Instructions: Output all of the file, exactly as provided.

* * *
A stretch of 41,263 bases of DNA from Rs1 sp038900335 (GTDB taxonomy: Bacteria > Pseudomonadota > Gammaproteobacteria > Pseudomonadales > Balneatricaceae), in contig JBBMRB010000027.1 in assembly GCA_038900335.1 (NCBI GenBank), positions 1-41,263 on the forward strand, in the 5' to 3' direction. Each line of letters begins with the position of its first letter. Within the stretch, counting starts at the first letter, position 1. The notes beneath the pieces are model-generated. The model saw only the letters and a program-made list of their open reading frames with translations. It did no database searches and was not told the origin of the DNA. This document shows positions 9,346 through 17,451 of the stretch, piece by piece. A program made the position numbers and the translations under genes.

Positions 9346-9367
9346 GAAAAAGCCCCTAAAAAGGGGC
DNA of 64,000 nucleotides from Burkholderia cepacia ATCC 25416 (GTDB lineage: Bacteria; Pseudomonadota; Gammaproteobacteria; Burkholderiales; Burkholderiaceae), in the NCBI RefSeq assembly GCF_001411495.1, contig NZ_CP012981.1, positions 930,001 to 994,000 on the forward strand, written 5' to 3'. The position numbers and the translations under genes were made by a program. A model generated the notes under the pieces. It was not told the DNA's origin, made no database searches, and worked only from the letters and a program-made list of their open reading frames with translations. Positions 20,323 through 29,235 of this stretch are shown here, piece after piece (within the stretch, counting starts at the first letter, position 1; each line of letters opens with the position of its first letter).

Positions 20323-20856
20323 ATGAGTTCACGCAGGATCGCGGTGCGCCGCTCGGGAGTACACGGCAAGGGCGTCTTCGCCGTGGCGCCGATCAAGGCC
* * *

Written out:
A stretch of 41,263 bases of DNA from Rs1 sp038900335 (GTDB taxonomy: Bacteria > Pseudomonadota > Gammaproteobacteria > Pseudomonadales > Balneatricaceae), in contig JBBMRB010000027.1 in assembly GCA_038900335.1 (NCBI GenBank), positions 1-41,263 on the forward strand, in the 5' to 3' direction. Each line of letters begins with the position of its first letter. Within the stretch, counting starts at the first letter, position 1. The notes beneath the pieces are model-generated. The model saw only the letters and a program-made list of their open reading frames with translations. It did no database searches and was not told the origin of the DNA. This document shows positions 9,346 through 17,451 of the stretch, piece by piece. A program made the position numbers and the translations under genes.

Positions 9346-9367
9346 GAAAAAGCCCCTAAAAAGGGGC
DNA of 64,000 nucleotides from Burkholderia cepacia ATCC 25416 (GTDB lineage: Bacteria; Pseudomonadota; Gammaproteobacteria; Burkholderiales; Burkholderiaceae), in the NCBI RefSeq assembly GCF_001411495.1, contig NZ_CP012981.1, positions 930,001 to 994,000 on the forward strand, written 5' to 3'. The position numbers and the translations under genes were made by a program. A model generated the notes under the pieces. It was not told the DNA's origin, made no database searches, and worked only from the letters and a program-made list of their open reading frames with translations. Positions 20,323 through 29,235 of this stretch are shown here, piece after piece (within the stretch, counting starts at the first letter, position 1; each line of letters opens with the position of its first letter).

Positions 20323-20856
20323 ATGAGTTCACGCAGGATCGCGGTGCGCCGCTCGGGAGTACACGGCAAGGGCGTCTTCGCCGTGGCGCCGATCAAGGCC